Rolls-Royce Boat Tail: The most expensive car in the world

Photo: Rolls-Royce

With only three in existence and each one entirely customised for its owner, the Boat Tail is not only Rolls-Royce’s most ambitious project to date but also the world’s most expensive new car at US$28 million. Head of Coachbuild Design Alex Innes tells Natasha Gillespie-Wong about the brand’s return to coachbuilding and the unique features requested by one client (who shall remain nameless)

When does a car become more than a means to get from point A to point B? If you ask Alex Innes of Rolls-Royce, it’s when the car becomes a destination in itself. And perhaps no car comes closer to that definition than the Boat Tail.

Entirely hand-built by Rolls-Royce artisans to the exacting specifications of “individuals of extraordinary achievement, culture and vision”, the new street-legal motor cars are the automotive equivalent of haute couture. Described as a road cruiser, the first Boat Tail to be released features a structural coachbuild layout with an open-top coupe, removable canopy roof and built-in picnic table and chairs.

Its nautical silhouette evokes J-class racing yachts while the double refrigerator keeps the owners’ Armand de Brignac champagne at a precise six degrees. Rumour has it that the elusive Boat Tail owners include entertainment royalty Beyoncé and Jay-Z, but speculation aside, the car speaks for itself.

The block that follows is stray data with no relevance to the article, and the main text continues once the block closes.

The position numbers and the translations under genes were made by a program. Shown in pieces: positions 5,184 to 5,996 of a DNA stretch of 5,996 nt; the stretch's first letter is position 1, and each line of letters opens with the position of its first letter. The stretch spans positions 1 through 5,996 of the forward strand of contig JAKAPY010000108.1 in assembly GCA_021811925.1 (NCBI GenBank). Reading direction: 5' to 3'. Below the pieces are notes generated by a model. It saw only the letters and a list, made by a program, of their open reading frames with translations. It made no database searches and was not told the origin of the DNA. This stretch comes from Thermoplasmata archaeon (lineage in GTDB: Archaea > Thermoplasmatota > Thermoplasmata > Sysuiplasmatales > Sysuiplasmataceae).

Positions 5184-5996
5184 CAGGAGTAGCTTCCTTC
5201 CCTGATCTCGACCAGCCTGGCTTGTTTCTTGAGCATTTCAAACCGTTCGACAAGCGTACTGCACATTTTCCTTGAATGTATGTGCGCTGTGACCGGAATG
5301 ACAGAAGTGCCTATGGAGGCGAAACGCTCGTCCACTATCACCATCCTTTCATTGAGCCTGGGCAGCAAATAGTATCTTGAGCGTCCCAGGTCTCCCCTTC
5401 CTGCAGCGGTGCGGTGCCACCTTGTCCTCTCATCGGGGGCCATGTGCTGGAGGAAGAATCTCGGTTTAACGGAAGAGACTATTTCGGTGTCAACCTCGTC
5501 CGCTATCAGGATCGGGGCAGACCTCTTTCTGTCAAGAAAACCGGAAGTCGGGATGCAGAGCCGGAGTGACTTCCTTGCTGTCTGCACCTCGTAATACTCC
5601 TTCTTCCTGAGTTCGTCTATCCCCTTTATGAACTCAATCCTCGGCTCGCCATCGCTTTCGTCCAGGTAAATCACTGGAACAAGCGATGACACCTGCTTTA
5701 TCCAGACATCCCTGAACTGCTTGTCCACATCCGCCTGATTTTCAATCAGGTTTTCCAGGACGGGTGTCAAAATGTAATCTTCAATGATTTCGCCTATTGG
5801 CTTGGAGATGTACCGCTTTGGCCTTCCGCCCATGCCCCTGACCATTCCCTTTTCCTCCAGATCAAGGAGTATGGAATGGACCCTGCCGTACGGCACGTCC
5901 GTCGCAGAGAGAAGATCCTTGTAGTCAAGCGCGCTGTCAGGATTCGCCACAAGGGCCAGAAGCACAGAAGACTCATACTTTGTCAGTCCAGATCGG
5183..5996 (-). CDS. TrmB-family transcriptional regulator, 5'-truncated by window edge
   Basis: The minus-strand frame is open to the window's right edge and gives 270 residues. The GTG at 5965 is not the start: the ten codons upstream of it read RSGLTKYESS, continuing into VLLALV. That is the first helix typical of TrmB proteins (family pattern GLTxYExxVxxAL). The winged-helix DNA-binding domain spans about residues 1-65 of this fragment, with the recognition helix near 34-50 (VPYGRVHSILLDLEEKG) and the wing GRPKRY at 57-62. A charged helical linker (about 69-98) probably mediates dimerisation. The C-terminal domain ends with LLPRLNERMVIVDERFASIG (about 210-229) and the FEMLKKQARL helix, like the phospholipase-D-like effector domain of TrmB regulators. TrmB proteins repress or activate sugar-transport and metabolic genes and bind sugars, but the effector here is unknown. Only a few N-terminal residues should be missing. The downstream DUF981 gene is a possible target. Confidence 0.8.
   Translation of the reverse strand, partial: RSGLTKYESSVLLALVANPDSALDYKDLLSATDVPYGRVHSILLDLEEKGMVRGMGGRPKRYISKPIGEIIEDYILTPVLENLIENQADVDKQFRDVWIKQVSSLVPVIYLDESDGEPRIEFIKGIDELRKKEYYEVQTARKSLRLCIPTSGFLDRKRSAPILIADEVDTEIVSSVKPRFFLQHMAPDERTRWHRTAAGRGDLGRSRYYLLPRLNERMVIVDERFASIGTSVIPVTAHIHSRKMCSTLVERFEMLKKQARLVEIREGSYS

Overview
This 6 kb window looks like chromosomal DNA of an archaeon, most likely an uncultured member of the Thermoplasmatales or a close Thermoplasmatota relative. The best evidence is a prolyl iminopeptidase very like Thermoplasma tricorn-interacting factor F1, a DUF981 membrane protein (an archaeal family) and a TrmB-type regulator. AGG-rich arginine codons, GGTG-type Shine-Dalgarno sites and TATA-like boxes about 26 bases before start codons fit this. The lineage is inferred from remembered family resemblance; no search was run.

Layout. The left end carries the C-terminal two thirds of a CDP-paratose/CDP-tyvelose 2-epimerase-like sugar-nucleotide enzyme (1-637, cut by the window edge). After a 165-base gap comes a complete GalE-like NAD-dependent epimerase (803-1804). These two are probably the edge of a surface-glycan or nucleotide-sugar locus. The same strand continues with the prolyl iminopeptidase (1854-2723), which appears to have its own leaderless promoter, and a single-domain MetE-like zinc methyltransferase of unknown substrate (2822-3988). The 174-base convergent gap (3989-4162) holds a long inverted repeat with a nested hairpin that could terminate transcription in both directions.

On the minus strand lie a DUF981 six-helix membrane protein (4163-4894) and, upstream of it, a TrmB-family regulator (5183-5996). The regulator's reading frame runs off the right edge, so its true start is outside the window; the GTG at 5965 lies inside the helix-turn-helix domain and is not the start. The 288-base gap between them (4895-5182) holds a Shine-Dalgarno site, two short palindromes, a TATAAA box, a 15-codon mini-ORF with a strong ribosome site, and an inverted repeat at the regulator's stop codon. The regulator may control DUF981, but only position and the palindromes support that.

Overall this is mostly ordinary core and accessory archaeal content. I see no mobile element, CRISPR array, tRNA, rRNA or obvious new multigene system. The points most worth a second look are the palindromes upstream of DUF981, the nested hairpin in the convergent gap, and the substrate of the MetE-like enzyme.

Rolls-Royce held out until after WWII to transition from coachbuilding to unibody building. What inspired the move back to coachbuilding?

As a luxury house, we believe that the future of luxury is individual and personal. We know that there’s the opportunity now to work in close collaboration with our very, very best clients to create historic motor cars of great cultural significance. The scope of that will only increase in the future, where we fully utilise the techniques in the artistry related to coachbuilding and hand-building motorcars.

The Boat Tail is now the most expensive new car on the market. How does it compare to other Rolls-Royce vehicles?

It transcends being a mere means of transportation. It’s not a vehicular movement. It’s not about getting from one place to the other. It becomes a destination in itself. There’s this wonderful quality of service that comes with the Boat Tail, particularly in the way that the hosting area is configured. It’s a quality that exists in most Rolls-Royces in the sense that although they’re very grand in their appearance, they’re beautiful in the way that they go about what they do.